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Podcast: The “brutal work” of turnarounds

National education blogger Alexander Russo decided to write a book about the Green Dot Public Schools takeover and turnaround of Los Angeles’ troubled Locke High School because it was one of the most audacious efforts ever undertaken by a charter management organization. Russo’s book, “Stray Dogs, Saints, and Saviors”came out earlier this year. It gives the Locke turnaround effort a mixed review, and some of its subjects feel the same way about the book.

“All of the people in the book are mad at me and most of them are still not talking to me,” Russo said during an appearance in Denver last week. “And that’s sort of a good sign, I think.” Russo’s blog, This Week in Education, generates occasional controversy in the world of public education policy precisely because Russo, a former Captiol Hill staffer, doesn’t mind ruffling feathers on all sides of the education reform debate. His blog mixes news reporting with acerbic commentary on national education policy and local school issues, primarily in Chicago and New York, his two most recent homes. “Stray Dogs, Saints and Saviors” singles out a few individuals at Locke and Green Dot for praise during the early years of the Locke turnaround effort. The South-Central L.A. school was a typical urban dropout factory. According to Russo, Green Dot’s takeover in 2008, employing its  hybrid unionized charter school model, led to some modest successes in reducing dropout rates, boosting achievement and upping graduation rates.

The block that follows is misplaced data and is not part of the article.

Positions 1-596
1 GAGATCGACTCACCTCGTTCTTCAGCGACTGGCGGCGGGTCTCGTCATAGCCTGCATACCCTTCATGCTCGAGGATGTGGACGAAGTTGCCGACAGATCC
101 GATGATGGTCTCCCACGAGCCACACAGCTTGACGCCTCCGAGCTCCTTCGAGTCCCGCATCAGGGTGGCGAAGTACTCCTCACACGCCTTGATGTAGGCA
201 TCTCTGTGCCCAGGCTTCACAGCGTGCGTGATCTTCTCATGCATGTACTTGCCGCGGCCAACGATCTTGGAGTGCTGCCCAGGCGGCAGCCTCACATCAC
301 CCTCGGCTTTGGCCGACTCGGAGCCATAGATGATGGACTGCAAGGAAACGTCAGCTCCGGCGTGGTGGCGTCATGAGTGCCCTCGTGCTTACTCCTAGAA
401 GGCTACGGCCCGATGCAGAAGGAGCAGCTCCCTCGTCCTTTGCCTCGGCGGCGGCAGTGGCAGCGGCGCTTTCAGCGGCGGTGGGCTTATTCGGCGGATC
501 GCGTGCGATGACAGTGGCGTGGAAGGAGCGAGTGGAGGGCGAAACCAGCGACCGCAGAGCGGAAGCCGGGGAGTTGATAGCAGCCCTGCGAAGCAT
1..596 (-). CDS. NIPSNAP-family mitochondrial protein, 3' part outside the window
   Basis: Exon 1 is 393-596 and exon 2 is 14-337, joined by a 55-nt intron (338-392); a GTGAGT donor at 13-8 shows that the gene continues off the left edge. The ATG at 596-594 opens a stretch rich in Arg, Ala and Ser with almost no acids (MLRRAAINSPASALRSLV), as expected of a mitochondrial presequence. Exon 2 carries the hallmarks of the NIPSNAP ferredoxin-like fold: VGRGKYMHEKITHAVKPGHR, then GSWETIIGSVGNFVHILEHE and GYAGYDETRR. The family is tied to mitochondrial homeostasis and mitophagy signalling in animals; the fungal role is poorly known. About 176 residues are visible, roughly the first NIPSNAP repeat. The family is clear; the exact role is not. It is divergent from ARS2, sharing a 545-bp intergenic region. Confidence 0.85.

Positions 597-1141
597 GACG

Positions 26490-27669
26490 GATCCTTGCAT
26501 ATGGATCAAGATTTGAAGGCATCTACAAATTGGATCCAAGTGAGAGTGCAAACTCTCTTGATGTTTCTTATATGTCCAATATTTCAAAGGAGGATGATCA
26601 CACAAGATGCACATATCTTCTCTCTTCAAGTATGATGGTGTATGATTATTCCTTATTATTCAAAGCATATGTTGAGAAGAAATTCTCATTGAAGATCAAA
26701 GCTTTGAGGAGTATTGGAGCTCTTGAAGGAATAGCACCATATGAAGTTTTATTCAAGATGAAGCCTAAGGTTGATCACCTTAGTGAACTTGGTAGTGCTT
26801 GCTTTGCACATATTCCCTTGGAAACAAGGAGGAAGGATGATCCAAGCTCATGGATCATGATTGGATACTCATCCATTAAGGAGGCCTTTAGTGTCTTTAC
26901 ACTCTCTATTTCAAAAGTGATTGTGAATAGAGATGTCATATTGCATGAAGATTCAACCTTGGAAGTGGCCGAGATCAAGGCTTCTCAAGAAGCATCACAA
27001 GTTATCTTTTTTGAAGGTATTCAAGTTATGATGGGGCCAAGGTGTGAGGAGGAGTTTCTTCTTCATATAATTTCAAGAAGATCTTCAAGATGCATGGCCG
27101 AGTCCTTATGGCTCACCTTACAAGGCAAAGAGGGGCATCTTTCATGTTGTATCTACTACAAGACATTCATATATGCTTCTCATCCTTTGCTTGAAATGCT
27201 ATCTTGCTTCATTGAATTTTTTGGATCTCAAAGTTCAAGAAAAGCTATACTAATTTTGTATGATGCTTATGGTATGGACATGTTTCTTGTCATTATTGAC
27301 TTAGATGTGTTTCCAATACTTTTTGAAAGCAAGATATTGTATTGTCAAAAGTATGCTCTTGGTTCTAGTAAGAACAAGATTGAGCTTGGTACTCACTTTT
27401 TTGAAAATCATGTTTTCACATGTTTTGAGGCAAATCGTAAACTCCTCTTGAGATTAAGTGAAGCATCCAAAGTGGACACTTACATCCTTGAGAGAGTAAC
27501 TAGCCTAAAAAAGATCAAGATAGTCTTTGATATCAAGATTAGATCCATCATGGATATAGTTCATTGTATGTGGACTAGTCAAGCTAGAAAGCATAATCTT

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But the school still has a long way to go, Russo concludes, and Green Dot and the L.A. Unified School District must share blame for the turnaround’s shortcomings. But Locke isn’t alone, Russo said. In his research, he said, he found not a single example of an urban turnaround he would consider successful. “School rescues are education’s dirtiest job,” Russo told a crowd of about 50 people at Colorado Education Association headquarters in central Denver. “This really is brutal work.”